Does this tolerance exist today?
Ethiopia started in the Jewish tradition and converted to Christianity in the 4th century AD. The three religions grew side by side and existed in a tolerant atmosphere, according to one paper. Successive Ethiopian governments have continued tolerance and accommodation since those days. However, I have heard Ethiopians say that pressures from foreign fundamentalists on both sides are seeking to push the religions apart.

According to a facebook discussion by Abebe H Woin “Ahl al-Kitāb” refers to those who are possessors of divine books (i.e., the Torah, the Gospel, and the Avesta), as distinguished from those whose religions are not based on divine revelations. He argues: “We Ethiopians, Christians and Moslems need to understand and respect each other. Respect comes from knowledge. Ignorance leads to hatred, misunderstandings and worse. Tolerance is the result of knowing and not guessing.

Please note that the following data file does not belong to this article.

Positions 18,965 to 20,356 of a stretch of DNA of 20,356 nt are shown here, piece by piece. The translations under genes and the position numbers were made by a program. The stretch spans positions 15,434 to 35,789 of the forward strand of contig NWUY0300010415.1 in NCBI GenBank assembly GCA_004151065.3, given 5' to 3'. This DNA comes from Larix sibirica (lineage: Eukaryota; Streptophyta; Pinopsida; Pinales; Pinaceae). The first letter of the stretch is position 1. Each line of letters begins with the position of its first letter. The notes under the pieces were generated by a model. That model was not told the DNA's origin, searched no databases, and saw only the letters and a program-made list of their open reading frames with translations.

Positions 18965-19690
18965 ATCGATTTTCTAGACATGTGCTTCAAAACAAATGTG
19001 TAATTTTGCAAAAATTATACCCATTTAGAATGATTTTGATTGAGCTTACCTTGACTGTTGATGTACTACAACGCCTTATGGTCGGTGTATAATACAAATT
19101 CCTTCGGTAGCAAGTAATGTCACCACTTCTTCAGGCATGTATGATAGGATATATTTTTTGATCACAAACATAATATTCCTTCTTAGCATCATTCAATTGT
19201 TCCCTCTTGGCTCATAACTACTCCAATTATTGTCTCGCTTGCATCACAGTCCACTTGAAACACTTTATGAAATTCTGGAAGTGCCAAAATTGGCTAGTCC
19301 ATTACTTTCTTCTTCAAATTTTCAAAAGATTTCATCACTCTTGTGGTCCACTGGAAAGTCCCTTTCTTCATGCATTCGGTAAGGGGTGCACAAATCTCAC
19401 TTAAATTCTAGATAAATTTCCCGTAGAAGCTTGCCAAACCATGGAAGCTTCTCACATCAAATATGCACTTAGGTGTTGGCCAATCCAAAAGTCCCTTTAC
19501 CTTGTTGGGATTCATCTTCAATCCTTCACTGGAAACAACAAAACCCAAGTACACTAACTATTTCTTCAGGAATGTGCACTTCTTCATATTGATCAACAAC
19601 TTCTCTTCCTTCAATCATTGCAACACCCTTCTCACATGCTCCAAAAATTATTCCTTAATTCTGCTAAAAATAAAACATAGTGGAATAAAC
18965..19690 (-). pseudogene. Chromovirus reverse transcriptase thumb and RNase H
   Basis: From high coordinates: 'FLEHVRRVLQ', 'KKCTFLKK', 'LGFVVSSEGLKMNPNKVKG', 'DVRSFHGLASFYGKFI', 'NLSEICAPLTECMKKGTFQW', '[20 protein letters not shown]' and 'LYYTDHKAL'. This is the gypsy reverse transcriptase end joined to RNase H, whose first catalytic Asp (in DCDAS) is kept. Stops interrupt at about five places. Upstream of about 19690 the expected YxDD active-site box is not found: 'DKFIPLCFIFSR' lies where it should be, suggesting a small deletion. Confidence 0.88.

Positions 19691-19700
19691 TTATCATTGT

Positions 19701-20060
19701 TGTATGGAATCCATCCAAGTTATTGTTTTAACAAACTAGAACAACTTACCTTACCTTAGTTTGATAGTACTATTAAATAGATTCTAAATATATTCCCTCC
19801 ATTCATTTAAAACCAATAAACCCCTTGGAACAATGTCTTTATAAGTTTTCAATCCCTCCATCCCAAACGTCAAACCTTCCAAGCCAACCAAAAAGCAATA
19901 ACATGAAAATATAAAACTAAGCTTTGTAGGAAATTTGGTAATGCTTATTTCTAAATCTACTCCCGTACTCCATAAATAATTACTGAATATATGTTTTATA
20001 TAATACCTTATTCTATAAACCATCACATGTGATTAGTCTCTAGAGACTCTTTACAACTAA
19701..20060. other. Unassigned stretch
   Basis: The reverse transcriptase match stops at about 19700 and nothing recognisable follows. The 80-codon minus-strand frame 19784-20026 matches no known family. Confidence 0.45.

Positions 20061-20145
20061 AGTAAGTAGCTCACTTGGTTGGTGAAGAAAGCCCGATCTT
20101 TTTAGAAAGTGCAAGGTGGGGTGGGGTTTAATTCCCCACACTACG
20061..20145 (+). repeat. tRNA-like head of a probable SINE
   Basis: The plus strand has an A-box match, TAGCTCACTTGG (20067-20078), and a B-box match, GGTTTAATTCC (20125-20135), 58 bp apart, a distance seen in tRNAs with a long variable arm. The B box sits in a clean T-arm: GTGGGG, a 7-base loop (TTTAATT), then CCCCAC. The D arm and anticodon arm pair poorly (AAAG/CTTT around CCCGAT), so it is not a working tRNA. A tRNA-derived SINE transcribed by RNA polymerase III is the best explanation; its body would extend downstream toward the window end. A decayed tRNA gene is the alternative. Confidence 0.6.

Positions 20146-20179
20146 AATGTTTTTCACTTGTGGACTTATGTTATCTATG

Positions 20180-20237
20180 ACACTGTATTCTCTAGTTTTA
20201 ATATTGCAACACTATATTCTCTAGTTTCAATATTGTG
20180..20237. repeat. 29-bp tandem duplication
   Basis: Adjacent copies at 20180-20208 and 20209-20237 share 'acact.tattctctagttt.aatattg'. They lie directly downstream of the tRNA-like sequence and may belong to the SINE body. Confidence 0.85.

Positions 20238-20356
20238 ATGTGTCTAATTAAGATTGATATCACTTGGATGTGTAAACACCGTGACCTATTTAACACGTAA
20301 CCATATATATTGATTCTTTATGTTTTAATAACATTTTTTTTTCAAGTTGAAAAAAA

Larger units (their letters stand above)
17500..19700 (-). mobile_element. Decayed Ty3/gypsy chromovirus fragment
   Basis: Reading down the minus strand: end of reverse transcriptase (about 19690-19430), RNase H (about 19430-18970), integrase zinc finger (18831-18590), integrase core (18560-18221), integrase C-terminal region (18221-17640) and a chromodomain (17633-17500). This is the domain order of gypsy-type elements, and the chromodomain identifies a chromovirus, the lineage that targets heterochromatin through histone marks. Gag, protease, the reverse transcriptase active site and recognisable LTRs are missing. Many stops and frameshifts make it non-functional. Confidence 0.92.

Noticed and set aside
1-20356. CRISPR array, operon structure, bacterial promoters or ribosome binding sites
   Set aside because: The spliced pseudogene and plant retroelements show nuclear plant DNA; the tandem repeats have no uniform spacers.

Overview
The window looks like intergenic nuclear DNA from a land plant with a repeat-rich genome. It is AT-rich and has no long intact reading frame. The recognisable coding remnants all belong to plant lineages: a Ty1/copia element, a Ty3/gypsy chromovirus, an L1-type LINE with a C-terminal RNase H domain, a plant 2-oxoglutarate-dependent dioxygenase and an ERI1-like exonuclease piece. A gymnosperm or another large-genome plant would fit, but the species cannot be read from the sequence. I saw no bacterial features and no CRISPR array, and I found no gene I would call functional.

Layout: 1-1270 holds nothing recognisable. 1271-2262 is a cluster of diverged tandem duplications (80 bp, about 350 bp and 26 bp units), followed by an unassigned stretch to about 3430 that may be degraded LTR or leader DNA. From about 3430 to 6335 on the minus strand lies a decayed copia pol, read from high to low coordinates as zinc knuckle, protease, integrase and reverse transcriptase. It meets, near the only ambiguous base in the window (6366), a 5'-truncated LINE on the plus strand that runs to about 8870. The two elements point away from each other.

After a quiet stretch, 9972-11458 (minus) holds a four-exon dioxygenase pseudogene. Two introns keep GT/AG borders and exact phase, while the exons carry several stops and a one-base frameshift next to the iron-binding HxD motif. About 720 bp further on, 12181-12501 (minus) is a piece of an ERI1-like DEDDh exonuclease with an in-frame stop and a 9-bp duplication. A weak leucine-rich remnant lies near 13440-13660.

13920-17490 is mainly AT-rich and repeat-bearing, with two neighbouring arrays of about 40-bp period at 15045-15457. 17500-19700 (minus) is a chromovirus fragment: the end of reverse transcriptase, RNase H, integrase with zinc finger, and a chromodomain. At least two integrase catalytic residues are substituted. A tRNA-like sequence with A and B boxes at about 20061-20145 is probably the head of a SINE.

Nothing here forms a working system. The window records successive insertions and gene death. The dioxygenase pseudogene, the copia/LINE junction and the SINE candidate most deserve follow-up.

“The Prophet Muhammad gave many privileges to Ahl al-Kitāb that are not to be extended to heathens. Ahl al-Kitāb are granted freedom of worship; thus, during the early Muslim conquests, Jews and Christians were not forced to convert to Islam and had only to pay a special tax (jizya) for their exemption from military service.

“Muslim authorities are responsible for the protection and well-being of Ahl al-Kitāb, for, according to a saying of the Prophet, “He who wrongs a Jew or a Christian will have myself [the Prophet] as his indicter on the Day of Judgment.” After Muhammad’s death, his successors sent strict instructions to their generals and provincial governors not to interfere with Ahl al-Kitāb in their worship and to treat them with full respect.”

Abebe asks: “Do you think this was respected in our history as well as exemption of Abyssinia from jihad by the prophet Mohammed? Are these concepts taught to Ethiopian Muslims in the Mosques and madrasahs?”